Ribbon Cutting for the Accessible South Mall Entrance of the National Museum of Natural History

Lorynn Holloway
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Ribbon Cutting for the Accessible South Mall Entrance of the National Museum of Natural History

On December 15, 2021, the Smithsonian National Museum of Natural History (NMNH) held a ribbon-cutting ceremony to celebrate the installation of new sloped walkways designed by Quinn Evans (QE) for accessible entry on the National Mall side of the 111-year-old building.

Comments were delivered by Chun-Hsi Wong of NMNH; Dr. Kirk Johnson, Sant Director of NMNH; Nancy Bechtol, Director Smithsonian Facilities; Beth Zierbarth, Director Access Smithsonian; and Bill Botten of US Access Board. 

This project is the culmination of nearly 30 years of efforts on behalf of the Smithsonian and six years of work by the project team. The sensitive renovation of this iconic museum’s main entrance on the National Mall creates an accessible experience for all visitors, harmonizing with the character of the historic building.

A photo of people using the ramp to access the National Museum of Natural History.

While similar to those of the original building, the walkways’ form and materials distinguish them as a modern intervention. Custom bronze railings are inspired by the botanical ornamentation found on the museum’s exterior facade as well as the specimen collections inside. The result is a gracious welcome for the museum’s millions of annual visitors.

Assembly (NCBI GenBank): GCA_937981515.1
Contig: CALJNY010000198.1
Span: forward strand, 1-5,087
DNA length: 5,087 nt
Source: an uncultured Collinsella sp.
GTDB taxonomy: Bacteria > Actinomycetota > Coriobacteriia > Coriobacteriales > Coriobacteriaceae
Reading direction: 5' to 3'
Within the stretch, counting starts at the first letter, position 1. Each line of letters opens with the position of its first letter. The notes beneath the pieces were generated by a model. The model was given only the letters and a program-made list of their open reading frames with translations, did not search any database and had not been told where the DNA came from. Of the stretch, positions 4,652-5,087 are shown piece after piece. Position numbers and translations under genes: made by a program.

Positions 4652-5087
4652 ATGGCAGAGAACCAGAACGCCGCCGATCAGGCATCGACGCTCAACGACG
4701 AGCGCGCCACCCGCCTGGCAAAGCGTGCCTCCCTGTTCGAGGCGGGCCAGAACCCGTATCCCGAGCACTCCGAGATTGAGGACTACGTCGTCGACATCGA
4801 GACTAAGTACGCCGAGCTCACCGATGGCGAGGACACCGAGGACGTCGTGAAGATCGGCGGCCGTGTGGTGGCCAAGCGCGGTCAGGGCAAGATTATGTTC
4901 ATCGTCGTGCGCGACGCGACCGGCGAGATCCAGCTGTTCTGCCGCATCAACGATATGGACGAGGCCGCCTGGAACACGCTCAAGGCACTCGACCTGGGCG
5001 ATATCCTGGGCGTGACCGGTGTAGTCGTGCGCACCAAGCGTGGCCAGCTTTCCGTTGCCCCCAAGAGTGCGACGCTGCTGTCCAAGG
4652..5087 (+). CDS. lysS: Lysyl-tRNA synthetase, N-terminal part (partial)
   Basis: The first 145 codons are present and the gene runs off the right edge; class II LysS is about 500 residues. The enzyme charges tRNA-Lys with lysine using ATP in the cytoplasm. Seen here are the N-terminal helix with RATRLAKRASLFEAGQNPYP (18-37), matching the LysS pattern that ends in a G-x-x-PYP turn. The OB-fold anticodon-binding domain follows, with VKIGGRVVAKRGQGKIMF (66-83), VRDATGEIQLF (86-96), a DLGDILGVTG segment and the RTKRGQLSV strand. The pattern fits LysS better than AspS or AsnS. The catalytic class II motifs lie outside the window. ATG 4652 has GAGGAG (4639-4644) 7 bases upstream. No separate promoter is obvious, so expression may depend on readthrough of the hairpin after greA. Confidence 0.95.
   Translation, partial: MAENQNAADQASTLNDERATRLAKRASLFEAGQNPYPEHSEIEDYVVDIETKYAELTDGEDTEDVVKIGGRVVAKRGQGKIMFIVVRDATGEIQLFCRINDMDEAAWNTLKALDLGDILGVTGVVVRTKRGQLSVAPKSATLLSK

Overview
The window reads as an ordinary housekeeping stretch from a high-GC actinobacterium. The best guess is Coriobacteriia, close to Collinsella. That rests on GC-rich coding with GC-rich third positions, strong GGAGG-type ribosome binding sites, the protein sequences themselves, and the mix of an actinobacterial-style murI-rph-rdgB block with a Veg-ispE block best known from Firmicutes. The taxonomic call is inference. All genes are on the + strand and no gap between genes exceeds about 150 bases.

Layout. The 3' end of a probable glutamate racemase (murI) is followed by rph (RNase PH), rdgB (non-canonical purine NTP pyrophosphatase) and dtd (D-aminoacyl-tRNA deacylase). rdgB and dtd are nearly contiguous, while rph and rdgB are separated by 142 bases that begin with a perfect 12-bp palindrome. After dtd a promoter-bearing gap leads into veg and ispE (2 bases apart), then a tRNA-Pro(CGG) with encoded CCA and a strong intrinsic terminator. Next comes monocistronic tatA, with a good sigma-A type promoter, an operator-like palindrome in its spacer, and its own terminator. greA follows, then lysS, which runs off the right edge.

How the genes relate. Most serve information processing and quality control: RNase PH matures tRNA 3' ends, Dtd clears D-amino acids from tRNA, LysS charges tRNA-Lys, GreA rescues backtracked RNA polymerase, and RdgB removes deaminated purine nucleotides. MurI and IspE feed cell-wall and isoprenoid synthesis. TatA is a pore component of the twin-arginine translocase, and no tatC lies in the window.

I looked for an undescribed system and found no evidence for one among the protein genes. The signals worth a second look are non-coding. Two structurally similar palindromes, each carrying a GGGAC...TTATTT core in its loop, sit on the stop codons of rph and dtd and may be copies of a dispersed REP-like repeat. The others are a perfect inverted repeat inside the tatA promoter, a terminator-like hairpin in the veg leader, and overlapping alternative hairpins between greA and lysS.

A photo of a mother and young girl using the Accessible South Mall Entrance.

The NMNH building was originally constructed in 1903-1911 with east and west wings added in 1964. QE has been responsible for multiple planning and renovation projects within this national museum. QE’s most visible work at the museum was completed in 2008—a two-phase renovation of the central exhibition halls to house the new Sant Ocean Hall that reinstated the original beaux-arts architectural features. The most dramatic transformation was restoring daylighting through the large windows lining the side halls and the significant overhead laylight. The daylight reinforces wayfinding within the museum as well as creates an interior environmental quality far more congenial for visitors and museum staff alike.

QE also recently completed the design and construction of 30,000-square feet of laboratory and office space within the East Wing Ground Floor to serve the Paleobiology Department—the first of major renovations established by the original design Master Plan. A driving focus of the project was to accommodate collections management, storage, preservation, preparation, and staging within the highest quality work environments

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